LOS ANGELES – NASA (search) scientists hope microscopic images taken by the Opportunity rover (search) of a bedrock outcropping on the surface of Mars will help answer questions about the planet's history.
The rover was preparing to test the makeup of the outcropping after snapping the images on Sunday. The images may shed light on the geologic history of the region and what the environment was like when the outcropping was formed, said Jim Erickson, deputy mission manager.
Opportunity discovered the outcropping, which is about 50 feet long and a foot high, within days of its Jan. 24 landing. It was the first bedrock outcropping discovered by any Mars (search) mission.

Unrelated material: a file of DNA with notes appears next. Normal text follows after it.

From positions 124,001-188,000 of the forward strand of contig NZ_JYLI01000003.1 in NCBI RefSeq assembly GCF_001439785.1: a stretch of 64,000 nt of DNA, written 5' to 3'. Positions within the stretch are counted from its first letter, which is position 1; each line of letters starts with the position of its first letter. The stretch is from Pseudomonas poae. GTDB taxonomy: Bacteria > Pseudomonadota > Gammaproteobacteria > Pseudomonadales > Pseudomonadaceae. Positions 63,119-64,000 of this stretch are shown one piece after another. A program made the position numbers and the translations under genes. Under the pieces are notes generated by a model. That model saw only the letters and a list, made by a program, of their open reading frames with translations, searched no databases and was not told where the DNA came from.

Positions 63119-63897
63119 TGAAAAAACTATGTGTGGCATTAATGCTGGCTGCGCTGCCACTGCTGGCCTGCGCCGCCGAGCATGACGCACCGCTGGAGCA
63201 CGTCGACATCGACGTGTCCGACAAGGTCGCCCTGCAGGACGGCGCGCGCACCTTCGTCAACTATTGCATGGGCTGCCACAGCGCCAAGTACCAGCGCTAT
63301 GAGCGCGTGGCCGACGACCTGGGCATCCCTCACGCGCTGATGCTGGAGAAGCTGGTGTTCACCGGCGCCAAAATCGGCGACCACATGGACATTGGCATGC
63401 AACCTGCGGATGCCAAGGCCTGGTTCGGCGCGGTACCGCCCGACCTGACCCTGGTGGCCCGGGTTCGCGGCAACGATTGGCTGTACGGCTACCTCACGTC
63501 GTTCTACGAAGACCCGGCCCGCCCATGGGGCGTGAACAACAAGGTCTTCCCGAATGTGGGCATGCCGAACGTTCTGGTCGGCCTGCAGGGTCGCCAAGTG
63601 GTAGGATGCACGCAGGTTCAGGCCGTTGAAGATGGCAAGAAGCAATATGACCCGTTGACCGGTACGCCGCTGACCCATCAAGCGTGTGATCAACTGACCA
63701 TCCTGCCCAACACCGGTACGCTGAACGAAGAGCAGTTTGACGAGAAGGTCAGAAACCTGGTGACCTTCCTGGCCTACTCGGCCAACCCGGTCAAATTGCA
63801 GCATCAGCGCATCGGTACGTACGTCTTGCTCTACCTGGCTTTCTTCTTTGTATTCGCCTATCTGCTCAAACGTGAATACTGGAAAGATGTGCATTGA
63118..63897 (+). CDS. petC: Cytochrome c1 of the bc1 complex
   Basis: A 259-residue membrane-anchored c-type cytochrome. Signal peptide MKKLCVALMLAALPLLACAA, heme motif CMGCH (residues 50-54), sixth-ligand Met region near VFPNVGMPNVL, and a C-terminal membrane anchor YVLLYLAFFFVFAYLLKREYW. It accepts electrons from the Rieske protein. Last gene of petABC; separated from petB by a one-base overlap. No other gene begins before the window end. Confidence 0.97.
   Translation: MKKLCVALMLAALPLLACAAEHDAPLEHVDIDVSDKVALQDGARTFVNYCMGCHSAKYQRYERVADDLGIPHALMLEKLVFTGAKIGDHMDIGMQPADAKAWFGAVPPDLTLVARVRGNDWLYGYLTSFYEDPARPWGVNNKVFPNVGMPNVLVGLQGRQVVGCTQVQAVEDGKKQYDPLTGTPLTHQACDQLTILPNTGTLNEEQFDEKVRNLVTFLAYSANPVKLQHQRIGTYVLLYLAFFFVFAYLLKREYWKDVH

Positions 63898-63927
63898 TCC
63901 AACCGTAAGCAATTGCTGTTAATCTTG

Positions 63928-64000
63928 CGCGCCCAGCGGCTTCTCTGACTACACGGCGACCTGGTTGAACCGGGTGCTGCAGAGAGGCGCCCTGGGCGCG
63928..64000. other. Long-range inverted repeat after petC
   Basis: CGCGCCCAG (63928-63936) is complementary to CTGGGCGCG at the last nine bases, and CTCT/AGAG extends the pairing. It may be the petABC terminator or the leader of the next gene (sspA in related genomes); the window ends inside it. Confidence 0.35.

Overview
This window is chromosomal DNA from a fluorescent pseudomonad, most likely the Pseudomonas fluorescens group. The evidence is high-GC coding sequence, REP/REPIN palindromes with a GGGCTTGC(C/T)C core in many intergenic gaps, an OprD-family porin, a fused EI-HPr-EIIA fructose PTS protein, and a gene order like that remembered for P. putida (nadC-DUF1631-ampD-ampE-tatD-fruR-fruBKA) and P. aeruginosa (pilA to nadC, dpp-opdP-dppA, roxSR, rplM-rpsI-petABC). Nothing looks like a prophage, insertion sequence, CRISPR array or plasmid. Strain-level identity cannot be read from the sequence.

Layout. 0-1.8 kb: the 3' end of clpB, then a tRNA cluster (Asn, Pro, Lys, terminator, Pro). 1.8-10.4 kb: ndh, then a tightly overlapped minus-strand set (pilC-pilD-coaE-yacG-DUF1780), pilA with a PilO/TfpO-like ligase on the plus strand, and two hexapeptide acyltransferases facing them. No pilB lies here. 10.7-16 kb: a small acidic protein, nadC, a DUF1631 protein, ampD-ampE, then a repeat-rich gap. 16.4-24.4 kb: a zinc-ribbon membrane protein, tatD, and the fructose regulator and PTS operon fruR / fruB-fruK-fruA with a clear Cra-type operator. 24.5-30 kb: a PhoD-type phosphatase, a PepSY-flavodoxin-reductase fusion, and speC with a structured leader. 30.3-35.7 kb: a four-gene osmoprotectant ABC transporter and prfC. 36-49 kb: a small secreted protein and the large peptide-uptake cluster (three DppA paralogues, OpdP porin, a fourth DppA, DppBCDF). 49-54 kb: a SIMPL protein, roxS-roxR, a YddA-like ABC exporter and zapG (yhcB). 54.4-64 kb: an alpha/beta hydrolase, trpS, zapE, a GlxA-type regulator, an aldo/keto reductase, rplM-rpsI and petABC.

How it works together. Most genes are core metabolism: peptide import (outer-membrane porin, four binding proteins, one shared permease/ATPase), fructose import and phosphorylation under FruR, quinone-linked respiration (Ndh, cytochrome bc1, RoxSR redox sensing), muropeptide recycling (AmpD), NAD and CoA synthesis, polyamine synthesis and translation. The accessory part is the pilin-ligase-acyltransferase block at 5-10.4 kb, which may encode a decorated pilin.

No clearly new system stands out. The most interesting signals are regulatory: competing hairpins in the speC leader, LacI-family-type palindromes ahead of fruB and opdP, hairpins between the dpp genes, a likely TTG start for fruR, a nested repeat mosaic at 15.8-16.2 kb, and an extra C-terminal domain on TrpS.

The microscopic images and other tests could bring scientists closer to answering whether water — a key condition for life — ever existed on Mars.
Also Sunday, scientists studied data that Opportunity's twin rover, Spirit, gathered by drilling into a rock. A tool equipped with small, diamond-shaped heads cut 2.7 millimeters deep into a tiny area of a sharply angled rock dubbed Adirondack.
It was the first rock to be drilled by either of the two rovers on the mission.
The circular hole measuring about 45 millimeters wide could give scientists more clues to Mars' geologic past.
The two rovers are exploring different parts of the planet as part of their $820 million mission.